The Original Survivors Bluechip Kindle Edition
“This is a really big deal, Ed. As in a million plus, you see?” Ben asked.
“Sure,” Ed said. “I get it. Well, you mean a million plus as in more than a million dollars?” he asked.
Ben laughed. “Yeah, more than a million, Ed: These guys, well, I don’t know these guys. They’re really just hired flunkies. Pick up the stuff; drive it from point A to point B, that kind of thing. They’re probably not professionals. So we’ll have to make up for that by maintaining our own professional standards, Ed. We’ll just be cold: Aloof, removed. No laughing if they crack a joke. No small talk at all.” He handed Ed one of the flat black 9 mm guns. The one he had shoved under the front seat.
Ed looked it over. “Grips broken?” he asked. He fingered the tape that wound around them.
“No,” Ben told him. “That’s friction tape, stops them from getting prints… Most of the time at least. It’s what I call a throw away gun. Cheap, doctored up with tape in case I do have to toss it and I don’t have time to wipe it. Ground down serial number. Here’s a spare clip.” He handed him a clip. “The one in that gun is full, and there’s one in the chamber. I do that by putting one in the chamber then ejecting the clip and replacing that one in the clip. Then put the clip back in. Sometimes an extra bullet can mean a lot. All you need to do is flick off the safety, aim and shoot… You got that, Ed?” Ben asked.
“Yeah… Yeah… I do,” Ed agreed. He looked nervous. “Do you think we’ll have to shoot, Ben?”
“Sometimes… You can shoot, right?” Ben asked. He knew he owned a 9 mm and that he had taken a weapons class in Syracuse a few years back. He had carried a sidearm and had, had to train on a rifle when he was in the service. He had checked all of that out. He also knew he was a poor shot. Myopic, and even with his thick glasses his depth perception, which was critical to accuracy, was bad.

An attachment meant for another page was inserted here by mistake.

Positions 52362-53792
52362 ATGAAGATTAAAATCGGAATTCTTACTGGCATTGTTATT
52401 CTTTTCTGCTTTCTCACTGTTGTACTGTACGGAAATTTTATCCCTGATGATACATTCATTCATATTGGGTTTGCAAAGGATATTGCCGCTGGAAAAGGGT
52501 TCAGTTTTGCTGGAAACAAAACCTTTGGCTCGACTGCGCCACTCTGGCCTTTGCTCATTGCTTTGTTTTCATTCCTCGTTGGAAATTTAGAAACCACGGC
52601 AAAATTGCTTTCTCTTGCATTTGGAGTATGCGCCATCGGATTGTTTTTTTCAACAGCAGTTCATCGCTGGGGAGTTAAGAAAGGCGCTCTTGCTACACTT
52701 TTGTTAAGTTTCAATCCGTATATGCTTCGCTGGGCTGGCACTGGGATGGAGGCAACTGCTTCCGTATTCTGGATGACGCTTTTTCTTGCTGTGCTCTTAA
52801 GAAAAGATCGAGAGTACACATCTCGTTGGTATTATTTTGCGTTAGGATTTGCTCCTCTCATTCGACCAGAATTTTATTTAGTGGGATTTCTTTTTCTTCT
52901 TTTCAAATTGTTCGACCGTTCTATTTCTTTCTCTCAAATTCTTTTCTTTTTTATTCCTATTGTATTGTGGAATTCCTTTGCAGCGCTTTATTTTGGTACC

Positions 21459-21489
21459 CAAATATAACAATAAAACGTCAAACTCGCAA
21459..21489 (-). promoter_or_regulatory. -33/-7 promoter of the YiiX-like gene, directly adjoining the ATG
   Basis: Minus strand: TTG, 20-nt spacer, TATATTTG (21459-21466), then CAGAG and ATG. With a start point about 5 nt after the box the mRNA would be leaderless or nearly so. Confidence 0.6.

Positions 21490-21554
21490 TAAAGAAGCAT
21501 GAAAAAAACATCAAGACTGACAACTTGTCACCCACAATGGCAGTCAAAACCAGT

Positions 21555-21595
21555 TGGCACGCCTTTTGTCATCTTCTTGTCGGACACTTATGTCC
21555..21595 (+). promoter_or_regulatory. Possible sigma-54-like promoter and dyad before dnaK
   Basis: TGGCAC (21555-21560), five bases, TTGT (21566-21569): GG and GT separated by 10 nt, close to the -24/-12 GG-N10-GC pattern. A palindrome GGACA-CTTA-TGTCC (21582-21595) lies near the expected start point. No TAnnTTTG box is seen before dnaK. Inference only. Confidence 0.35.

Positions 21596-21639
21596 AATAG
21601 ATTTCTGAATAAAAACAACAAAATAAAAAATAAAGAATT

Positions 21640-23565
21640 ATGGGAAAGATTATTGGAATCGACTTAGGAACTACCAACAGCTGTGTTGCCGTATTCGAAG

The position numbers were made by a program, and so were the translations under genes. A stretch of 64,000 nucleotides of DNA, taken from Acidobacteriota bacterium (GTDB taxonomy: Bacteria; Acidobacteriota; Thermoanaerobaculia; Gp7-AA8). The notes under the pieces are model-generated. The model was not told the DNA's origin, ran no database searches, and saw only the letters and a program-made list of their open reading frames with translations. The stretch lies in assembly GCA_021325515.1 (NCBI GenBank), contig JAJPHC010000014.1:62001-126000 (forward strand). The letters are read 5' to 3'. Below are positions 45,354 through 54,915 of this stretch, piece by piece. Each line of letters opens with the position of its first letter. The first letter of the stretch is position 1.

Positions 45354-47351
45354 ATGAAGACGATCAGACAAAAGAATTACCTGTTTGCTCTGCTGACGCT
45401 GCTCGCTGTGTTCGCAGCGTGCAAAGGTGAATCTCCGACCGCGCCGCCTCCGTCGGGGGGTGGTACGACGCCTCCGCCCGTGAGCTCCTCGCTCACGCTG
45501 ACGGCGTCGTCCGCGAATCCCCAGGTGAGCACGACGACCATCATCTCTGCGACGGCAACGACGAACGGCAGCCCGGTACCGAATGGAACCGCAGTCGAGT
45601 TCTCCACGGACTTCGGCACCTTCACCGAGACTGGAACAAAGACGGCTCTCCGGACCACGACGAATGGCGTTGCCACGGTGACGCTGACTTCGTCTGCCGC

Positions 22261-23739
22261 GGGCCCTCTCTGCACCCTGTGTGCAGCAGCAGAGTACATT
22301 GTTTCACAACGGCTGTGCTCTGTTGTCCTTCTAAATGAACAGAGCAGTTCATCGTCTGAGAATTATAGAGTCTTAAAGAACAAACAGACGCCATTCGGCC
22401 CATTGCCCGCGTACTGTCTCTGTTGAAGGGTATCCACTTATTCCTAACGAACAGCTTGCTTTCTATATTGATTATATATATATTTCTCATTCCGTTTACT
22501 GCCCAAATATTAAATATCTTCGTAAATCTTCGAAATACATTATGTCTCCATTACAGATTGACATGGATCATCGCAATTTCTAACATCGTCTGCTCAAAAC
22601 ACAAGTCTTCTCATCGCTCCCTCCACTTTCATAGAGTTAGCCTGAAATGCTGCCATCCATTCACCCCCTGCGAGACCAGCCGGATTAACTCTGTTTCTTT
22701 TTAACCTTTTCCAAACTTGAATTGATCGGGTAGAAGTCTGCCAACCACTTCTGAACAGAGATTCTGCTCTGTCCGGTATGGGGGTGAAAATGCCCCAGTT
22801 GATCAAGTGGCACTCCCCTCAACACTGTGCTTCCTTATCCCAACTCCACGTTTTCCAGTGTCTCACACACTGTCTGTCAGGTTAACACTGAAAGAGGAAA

“Sure, sure, it’s just been a while,” Ed said.
“Just make sure you don’t shoot me, or yourself,” Ben said.
They were at the lookout in the park standing near the trunk of the car waiting for the other car. It could be a few minutes, maybe as much as an hour, Ben thought.
Ed nodded. “I won’t,” he said, unsmiling.
Ben had no idea what to expect. He knew what they were driving, but he had no idea how far out they were, all Tommy had told him was the make and model, a big silver-blue Toyota, and their names. They had picked up the stuff in Brownsville earlier that morning, and they were on the way. He popped the trunk lid and snapped open the catches on the big brown suitcase. Neat rows of bills: All hundreds. Ed whistled.
Ben removed one of the stacks, set it aside and closed the case. “Your pay,” Ben told him.
“How much is that?” Ed asked. His eyes were a little bugged out. He’d never seen that much money anywhere. Not even in gangster movies, which were his favorite kinds of flicks. It was a lot of money.
“Eighty thousand dollars per stack,” Ben told him.
“You’re kidding? I’m making eighty thousand dollars for this deal?” he asked.
Ben smiled and nodded. “I told you it was big.”
“Yeah,” Ed smiled. His mind was thinking about all the things he could buy with eighty thousand dollars.
Ben’s cell phone rang. He pulled it from his pocket, looked at the caller ID window and turned to Ed. “It’s my boss, I’ll have to take it,” he said. He walked away leaving Ed to his thoughts and answered the phone…
Amazon Paperback: https://www.amazon.com/dp/1549541110